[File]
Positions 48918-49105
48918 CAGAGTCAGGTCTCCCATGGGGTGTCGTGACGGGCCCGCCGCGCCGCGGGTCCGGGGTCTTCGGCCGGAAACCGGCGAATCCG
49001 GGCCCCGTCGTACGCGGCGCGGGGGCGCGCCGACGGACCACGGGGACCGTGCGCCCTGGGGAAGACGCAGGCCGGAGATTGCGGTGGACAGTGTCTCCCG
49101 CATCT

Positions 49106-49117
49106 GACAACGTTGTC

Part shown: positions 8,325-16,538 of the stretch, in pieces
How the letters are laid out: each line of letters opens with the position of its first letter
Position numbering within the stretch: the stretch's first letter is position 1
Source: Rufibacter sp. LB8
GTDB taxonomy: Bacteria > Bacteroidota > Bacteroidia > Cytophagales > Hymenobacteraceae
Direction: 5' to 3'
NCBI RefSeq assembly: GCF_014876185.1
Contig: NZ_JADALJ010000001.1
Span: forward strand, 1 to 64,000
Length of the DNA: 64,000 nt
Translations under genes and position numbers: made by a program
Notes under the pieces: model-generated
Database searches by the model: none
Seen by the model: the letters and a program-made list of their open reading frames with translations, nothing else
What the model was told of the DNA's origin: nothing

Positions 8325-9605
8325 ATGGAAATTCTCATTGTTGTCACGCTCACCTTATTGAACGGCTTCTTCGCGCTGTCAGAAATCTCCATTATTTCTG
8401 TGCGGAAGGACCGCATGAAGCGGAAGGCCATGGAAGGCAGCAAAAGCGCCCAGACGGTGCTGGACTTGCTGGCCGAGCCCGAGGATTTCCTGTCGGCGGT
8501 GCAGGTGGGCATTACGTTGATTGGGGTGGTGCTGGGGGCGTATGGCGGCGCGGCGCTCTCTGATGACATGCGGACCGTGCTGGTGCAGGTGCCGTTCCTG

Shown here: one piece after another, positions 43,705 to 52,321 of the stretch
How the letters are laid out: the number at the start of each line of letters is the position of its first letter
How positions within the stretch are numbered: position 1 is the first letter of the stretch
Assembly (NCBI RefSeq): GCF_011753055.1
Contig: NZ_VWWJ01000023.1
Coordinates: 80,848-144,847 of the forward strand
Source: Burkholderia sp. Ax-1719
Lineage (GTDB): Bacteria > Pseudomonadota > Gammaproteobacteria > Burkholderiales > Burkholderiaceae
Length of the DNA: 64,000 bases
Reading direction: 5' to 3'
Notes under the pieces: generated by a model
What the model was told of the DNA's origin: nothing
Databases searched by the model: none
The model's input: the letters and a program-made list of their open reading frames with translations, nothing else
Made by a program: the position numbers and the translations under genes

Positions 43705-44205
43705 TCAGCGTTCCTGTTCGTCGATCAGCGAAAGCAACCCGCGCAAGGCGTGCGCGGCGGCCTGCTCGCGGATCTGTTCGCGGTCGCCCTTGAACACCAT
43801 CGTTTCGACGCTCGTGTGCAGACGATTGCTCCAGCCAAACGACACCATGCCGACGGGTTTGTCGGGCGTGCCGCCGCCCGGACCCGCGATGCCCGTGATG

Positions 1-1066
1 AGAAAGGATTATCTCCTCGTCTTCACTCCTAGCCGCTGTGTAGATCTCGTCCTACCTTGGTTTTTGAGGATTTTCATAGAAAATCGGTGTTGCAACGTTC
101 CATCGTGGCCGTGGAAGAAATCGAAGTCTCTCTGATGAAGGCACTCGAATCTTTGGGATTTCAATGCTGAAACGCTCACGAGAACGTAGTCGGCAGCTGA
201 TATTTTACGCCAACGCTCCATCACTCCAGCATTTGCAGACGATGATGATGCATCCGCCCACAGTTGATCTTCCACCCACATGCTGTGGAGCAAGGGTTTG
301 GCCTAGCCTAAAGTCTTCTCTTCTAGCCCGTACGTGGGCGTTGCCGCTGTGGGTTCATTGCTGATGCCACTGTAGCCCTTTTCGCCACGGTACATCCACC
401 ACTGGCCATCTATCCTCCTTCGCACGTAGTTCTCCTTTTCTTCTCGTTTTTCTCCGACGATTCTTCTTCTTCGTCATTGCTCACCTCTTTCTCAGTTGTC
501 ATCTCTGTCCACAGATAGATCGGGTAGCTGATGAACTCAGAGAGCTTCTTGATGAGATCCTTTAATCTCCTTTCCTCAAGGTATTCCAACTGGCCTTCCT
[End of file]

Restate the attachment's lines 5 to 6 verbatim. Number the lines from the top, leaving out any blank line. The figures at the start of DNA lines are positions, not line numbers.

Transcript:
Positions 49106-49117
49106 GACAACGTTGTC